I don't know that he's right that there's anything peculiarly British about the heresy, after all, it was an American who wrote the national anthem of the Sovereign State of Pelagia.
I had never though of communion in the hand as symbolic of a kind of pelaginism, but without totally endorsing the line of reasoning, I can see that the combox poster who brought it up has a point.
Pelagianism denies the action of Grace in the world, man is saved by his own goodness and efforts, rather than by God.
It is what we do, rather than what God does that matters, therefore the value of the sacraments is the psychological effect they have in our lives, rather than the direct intervention of God. It denies the power of Grace, of the role of the Blessed Virgin, of miracles, of the power of prayer: Pelagians above all would deny the role of the Holy Spirit, of His act of sanctification. Wherever there is attempt to place man at the heart of the faith, there we should expect to find Pelagianism.
Pelagianism expects Man to be strong rather God's grace to be powerful. Catholicism, or as we could call it, mainstream Christianity, acknowledges mankind is weak and wholly dependant on those things God gives him.
Signs of the Pelagian:
The Church is a human construct, there is nothing or little of Grace about it.
The Liturgy and prayer is about how it makes us feel. Feelings rather than Grace are important.
Revelation is not a given, something given for today and all time, but something of that past that depends on our interpretation.
Ultimately Pelagianism says God is irrelevant to society and to the individual.
Pelagians tend to have a poor view of mankind, what see is what you get, because their is no room for Grace. It is also elitist, insofar as it values a human being by his goodness, his talents, his skills, his willpower.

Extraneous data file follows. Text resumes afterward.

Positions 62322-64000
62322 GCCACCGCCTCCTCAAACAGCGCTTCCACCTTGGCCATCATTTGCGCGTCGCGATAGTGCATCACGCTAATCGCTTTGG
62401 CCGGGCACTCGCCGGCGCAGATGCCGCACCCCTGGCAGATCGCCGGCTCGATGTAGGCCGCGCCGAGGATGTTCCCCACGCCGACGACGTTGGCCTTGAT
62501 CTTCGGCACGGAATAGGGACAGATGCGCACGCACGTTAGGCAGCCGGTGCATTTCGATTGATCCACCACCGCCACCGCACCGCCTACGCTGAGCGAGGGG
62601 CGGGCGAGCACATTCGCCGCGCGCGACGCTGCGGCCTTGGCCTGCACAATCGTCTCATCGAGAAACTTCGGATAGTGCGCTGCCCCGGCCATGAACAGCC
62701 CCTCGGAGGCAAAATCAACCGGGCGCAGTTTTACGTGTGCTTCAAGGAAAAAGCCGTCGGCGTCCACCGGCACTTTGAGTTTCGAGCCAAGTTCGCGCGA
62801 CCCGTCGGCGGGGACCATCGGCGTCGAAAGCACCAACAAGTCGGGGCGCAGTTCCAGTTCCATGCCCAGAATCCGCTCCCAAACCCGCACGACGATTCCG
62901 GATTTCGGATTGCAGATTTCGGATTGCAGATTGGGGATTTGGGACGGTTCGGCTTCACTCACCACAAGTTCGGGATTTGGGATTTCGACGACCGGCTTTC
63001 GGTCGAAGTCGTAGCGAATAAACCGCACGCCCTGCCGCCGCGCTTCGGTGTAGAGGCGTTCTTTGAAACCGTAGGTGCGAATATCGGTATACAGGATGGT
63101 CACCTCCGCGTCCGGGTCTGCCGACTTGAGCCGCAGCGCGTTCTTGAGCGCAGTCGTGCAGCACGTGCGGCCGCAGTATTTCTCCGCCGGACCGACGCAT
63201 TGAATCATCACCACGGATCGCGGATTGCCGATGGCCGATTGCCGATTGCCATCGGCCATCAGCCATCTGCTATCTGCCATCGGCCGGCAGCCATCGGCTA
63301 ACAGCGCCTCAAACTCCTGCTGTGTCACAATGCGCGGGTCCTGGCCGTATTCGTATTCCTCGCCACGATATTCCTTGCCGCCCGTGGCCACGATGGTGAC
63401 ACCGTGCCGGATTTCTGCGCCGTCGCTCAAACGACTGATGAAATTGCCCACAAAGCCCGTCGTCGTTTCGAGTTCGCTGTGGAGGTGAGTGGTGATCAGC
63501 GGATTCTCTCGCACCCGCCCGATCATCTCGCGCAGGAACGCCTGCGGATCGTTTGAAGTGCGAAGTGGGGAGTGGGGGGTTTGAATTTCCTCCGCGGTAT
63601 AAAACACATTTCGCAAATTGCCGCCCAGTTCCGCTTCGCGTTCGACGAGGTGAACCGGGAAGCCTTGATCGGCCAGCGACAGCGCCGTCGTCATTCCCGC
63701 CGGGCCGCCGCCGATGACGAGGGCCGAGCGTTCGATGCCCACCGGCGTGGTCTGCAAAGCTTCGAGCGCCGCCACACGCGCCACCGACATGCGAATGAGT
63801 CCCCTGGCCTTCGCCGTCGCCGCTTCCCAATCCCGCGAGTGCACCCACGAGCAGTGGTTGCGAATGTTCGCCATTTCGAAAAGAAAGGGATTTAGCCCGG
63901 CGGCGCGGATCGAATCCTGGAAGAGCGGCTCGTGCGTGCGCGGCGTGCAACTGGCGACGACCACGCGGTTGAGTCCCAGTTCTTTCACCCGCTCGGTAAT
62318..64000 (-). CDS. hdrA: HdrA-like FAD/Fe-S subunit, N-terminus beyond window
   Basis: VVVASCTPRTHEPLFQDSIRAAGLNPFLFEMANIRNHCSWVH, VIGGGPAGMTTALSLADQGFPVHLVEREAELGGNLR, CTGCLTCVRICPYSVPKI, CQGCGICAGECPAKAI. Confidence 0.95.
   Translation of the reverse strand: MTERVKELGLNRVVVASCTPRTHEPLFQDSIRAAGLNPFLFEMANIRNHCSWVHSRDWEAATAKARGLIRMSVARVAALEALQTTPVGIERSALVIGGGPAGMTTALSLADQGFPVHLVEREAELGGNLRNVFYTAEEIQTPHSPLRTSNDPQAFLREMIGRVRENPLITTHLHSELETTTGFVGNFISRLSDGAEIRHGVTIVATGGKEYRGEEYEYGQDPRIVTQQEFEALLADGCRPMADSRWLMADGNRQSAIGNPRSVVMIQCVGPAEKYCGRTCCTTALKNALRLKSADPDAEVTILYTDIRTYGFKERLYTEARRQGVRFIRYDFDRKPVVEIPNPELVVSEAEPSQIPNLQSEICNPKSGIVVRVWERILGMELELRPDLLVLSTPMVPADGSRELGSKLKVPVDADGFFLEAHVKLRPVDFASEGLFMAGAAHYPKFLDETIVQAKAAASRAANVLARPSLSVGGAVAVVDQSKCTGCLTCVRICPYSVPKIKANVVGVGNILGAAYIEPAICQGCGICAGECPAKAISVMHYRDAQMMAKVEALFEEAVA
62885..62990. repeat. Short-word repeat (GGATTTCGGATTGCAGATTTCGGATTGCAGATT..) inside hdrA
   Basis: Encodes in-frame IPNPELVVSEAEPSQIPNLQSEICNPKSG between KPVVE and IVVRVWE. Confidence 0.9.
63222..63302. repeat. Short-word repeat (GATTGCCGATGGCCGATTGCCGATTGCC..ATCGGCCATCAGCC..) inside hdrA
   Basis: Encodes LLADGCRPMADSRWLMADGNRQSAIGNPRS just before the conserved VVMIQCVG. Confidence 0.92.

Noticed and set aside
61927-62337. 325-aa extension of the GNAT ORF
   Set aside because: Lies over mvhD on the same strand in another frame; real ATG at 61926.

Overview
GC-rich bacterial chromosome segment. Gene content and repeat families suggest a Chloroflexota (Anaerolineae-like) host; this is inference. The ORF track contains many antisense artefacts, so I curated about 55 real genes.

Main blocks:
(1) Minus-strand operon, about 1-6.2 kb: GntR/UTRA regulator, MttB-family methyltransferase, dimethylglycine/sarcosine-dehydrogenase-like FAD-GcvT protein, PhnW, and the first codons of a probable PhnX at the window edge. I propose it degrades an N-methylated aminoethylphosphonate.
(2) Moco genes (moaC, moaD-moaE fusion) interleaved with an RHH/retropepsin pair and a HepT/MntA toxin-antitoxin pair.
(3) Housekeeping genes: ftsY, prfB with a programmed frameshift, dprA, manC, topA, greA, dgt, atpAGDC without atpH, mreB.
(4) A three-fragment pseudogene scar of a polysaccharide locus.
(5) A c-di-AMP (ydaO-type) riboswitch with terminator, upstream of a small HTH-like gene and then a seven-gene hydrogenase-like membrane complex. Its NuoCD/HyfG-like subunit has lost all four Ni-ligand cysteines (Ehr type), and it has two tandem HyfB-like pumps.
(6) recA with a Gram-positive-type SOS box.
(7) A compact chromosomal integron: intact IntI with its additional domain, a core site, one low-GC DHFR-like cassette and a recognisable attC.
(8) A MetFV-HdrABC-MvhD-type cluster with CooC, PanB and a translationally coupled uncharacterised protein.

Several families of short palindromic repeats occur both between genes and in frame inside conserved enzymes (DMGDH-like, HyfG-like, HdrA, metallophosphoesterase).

Devotion to the Blessed Virgin is the destroyer Pelagianism, her whole being was about saying yes to Grace, and being the Mather of God she became the source of Grace. Her life shows the effects and power of Grace.
From the thread:
Pelagianism also leads to the idea that Christianity is first and foremost about social and political change (i.e. man redeeming his own world) rather than about justification and sanctification (i.e. God redeeming his own world).
Mary Jane said...
And a liturgy that is focused on feelings and emotional response fosters Pelagianism. In the eyes of many, grace only exists if the group manufactures it.
By receiving in the hand, communicants pick up and transfer the Body of Christ to their mouths by their own efforts instead of accepting and receiving passively.
The symbolism is Pelagian.
But people get very annoyed if you use the "P" word. Apparently it doesn`t really exist anymore. A kind of counter-heresy. It flies in the face of an empowered laity. Pelagianism, is "uncharitable" and denies many of the good, virtuous works that man has inspired.
People who use the "P" word are very, very unkind.
Yes, sadly Pelagianism is alive and well in the Church - and very much so in Britain.
The same ideologues who falsely claim the Church 'used to promote salvation by your own efforts' (and then use that as a vehicle to suggest that Indulgences, the Rosary, and so on were just that), are happy to embrace, and this in the name of Catholicism, the endless man-made efforts to 'save the self' and to 'save the environment' and to 'save the church' by attempted lay governance..... Until we stop imposing our prideful stances on the Faith... and learn to accept ourselves as creatures in need of God's free gift of Grace, and our own need to co-operate with His Grace, the present Pelagian nightmare will persist.
Pelagianism is about attaining salvation based on our right moral conduct, and we faithful Catholics are deeply concerned about right moral conduct in society. We are properly opposed to the public acceptance of sins such as abortion. And we are eager to work together with our non-Catholic separated brethren in resisting these evils.
But there is a danger: if we lose sight of the primacy of the life of grace -- if we begin to think that we have stronger spiritual bonds with non-Catholics, based on our common morality, than with morally confused Catholics, then we are being tempted to Pelagianism.